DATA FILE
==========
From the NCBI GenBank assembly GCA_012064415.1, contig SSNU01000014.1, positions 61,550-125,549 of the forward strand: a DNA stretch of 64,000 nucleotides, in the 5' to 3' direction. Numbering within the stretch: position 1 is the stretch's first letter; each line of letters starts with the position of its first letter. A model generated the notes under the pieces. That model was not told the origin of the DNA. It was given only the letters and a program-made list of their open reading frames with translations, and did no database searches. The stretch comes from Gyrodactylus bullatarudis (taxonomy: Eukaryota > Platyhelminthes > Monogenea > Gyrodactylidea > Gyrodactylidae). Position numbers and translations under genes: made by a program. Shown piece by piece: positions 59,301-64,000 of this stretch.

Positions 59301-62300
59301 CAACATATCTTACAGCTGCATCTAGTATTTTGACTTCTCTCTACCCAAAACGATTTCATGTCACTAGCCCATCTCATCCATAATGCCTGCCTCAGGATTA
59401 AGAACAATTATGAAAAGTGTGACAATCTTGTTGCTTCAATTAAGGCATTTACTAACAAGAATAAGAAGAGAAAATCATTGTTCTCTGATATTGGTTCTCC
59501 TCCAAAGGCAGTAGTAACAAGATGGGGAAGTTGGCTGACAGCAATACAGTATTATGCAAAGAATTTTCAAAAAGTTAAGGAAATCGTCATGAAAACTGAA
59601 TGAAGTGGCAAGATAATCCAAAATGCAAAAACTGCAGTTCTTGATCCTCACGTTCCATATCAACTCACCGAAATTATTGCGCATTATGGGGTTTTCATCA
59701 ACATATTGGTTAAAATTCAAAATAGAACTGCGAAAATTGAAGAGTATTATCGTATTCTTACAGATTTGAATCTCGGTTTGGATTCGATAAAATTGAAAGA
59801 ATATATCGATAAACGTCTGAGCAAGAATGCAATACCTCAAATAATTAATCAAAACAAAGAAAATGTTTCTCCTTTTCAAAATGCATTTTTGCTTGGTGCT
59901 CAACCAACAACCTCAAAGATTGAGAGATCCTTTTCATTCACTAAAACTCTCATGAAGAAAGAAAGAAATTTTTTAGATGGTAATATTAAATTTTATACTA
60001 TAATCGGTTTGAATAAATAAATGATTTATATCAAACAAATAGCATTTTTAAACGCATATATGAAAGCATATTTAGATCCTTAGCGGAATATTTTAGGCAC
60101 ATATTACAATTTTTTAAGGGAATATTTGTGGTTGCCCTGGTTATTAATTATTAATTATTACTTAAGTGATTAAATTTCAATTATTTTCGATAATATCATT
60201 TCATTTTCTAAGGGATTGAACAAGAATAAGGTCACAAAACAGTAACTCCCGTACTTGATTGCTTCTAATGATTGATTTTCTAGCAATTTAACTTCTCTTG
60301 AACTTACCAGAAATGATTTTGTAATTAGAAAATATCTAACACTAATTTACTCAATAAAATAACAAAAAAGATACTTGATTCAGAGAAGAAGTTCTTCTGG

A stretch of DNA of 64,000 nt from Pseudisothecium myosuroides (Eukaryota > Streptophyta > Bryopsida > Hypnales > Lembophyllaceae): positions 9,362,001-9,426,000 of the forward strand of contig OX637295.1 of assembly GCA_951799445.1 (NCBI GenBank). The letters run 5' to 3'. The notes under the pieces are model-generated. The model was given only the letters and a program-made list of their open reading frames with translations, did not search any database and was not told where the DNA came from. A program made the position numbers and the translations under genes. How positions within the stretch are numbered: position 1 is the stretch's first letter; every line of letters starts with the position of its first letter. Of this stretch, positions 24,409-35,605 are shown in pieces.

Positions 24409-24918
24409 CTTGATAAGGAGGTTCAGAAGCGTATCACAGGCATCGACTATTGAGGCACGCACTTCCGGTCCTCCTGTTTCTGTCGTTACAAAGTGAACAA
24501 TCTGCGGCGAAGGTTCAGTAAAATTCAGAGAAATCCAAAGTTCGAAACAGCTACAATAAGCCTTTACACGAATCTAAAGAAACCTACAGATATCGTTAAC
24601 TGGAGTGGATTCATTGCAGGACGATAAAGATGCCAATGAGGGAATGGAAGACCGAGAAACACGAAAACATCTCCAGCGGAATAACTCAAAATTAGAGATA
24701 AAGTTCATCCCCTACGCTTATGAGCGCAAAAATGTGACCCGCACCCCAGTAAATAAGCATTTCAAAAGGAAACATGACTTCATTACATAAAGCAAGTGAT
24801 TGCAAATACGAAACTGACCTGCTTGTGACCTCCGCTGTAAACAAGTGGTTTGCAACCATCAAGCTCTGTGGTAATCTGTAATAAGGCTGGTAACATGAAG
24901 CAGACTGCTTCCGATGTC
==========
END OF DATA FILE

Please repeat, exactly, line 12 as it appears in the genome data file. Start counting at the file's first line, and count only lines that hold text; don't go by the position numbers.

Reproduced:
60201 TCATTTTCTAAGGGATTGAACAAGAATAAGGTCACAAAACAGTAACTCCCGTACTTGATTGCTTCTAATGATTGATTTTCTAGCAATTTAACTTCTCTTG